- Associated Press - Wednesday, May 28, 2014
AP source: Walker in talks to end campaign probe

MADISON, Wis. (AP) - A person close to an investigation of Wisconsin Gov. Scott Walker’s campaign and other conservative groups said Wednesday that Walker’s attorney is talking with the lead investigator about a possible settlement that would end the probe.

The person who spoke to The Associated Press on the condition of anonymity said he could not do so publicly because of a secrecy order covering the investigation.

The person said he had spoken with several people with direct knowledge of the discussions between prosecutors and Walker’s attorney.


The secret investigation, known as a John Doe, began in August 2012 shortly after the Republican governor won a recall election. It focused on alleged illegal campaign fundraising, spending and coordination between conservative groups, Walker’s campaign and others during recall elections in both 2011 and 2012.

The investigation has been a distraction for Walker as he runs for re-election against Democrat Mary Burke, a former state commerce secretary and Trek Bicycle Corp. executive. Walker also is considering a run for president in 2016.

U.S. District Judge Rudolph Randa earlier this month halted the investigation, saying the probe violated the free speech rights of the Wisconsin Club for Growth, one of the conservative groups accused of illegally coordinating with Walker’s campaign. Prosecutors have appealed that ruling and have asked the 7th U.S. Circuit Court of Appeals to put it on hold.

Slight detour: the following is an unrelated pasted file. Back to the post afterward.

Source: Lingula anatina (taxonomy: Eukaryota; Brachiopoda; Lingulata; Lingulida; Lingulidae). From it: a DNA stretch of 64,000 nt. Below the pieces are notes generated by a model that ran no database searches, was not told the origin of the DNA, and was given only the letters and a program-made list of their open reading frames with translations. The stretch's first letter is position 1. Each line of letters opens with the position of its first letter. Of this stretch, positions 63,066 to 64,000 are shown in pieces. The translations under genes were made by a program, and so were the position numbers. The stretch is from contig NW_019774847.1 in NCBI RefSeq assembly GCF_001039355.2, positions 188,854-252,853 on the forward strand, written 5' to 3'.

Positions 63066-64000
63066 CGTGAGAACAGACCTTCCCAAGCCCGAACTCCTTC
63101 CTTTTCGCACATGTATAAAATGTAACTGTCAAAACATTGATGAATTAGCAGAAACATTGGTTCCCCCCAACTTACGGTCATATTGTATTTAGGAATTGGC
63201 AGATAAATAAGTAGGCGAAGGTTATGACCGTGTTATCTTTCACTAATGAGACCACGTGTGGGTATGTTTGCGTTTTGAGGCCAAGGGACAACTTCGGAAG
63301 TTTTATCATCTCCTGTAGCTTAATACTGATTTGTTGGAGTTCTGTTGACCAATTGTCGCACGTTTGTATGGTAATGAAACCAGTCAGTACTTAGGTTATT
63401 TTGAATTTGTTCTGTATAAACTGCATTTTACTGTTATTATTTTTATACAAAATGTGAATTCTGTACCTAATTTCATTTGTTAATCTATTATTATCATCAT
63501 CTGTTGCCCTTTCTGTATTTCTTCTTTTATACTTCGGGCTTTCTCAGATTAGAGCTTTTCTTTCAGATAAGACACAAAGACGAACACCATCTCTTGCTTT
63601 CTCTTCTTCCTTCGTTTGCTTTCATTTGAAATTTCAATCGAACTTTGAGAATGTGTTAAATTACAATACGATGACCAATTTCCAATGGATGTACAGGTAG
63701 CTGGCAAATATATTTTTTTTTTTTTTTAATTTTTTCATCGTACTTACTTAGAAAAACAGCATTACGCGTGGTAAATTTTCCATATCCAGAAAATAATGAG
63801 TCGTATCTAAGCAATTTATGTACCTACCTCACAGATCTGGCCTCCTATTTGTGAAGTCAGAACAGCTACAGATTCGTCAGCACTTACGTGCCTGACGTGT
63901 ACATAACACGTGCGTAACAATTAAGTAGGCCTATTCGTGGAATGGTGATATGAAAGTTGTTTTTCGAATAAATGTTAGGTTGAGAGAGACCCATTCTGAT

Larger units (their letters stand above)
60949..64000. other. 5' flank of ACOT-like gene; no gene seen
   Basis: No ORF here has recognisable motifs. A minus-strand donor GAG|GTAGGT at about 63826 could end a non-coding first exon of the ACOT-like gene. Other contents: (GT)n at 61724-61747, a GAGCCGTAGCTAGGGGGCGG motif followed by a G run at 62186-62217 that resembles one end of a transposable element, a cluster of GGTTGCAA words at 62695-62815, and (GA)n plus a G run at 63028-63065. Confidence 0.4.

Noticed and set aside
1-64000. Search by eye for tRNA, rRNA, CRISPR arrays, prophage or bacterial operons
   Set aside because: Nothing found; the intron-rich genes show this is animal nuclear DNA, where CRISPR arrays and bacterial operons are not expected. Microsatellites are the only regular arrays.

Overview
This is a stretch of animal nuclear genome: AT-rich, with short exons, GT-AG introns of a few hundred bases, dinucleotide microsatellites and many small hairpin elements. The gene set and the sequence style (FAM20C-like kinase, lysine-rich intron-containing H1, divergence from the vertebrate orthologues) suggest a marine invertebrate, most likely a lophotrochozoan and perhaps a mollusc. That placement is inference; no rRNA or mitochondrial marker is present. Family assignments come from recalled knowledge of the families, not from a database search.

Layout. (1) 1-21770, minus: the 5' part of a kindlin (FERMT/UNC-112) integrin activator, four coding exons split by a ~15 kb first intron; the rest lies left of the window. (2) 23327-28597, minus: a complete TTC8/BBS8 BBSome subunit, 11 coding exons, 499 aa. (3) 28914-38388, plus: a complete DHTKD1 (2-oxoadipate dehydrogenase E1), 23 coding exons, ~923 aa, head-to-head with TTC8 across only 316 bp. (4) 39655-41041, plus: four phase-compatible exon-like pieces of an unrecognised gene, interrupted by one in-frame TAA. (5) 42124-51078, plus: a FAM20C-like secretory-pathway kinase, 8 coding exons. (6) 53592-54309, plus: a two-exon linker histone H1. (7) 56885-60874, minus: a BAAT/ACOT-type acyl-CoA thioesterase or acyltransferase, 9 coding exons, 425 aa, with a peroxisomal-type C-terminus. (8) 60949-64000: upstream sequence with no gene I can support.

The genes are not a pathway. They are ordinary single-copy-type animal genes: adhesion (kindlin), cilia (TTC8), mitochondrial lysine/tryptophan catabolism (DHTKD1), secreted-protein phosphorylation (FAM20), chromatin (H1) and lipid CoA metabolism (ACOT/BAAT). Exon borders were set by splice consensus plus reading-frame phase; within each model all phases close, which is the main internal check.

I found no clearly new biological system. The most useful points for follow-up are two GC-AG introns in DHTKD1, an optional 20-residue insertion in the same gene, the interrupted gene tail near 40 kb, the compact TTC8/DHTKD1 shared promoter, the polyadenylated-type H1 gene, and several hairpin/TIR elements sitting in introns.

Under Wisconsin law, prosecutors can launch John Doe investigations that are overseen by judges and conducted largely in secret. Many details about this case have only come to light through leaks and court orders like Randa’s ruling.

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Abortion doctors restrictions take root in South

JACKSON, Miss. (AP) - From Texas to Alabama, laws are being enacted that would greatly restrict access to abortion, forcing many women to travel hundreds of miles to find a clinic. The laws, requiring abortion doctors to have privileges to admit patients to local hospitals, could have a profound impact on women in poor and rural sections of the Bible Belt.

In many places in the South, clinic doctors come from out of state to perform abortions and don’t have ties to a local hospital. Critics say the laws mean hospitals, leery of attracting anti-abortion protesters, could get veto power over whether the already-scarce clinics remain in business. They say the real aim is to outlaw abortions while supporters say they are protecting women’s health.

The laws are the latest among dozens of restrictions on abortions that states have enacted in the past two decades, including 24-hour waiting periods, parental consent and ultrasound requirements.

“You’re looking at huge swaths of the country where women’s options are becoming severely limited,” said Amanda Allen, state legislative counsel for the New York-based Center for Reproductive Rights.

The requirements are already in effect in Texas and Tennessee. Laws in Mississippi and Alabama are on hold during court challenges. Louisiana and Oklahoma are about to enact their laws, which would bring the total to 10 states, according to figures from the Center. If the law there is upheld, Mississippi’s lone abortion clinic would have to close, meaning women in some parts of the state would have to travel at least three hours to an out-of-state clinic.

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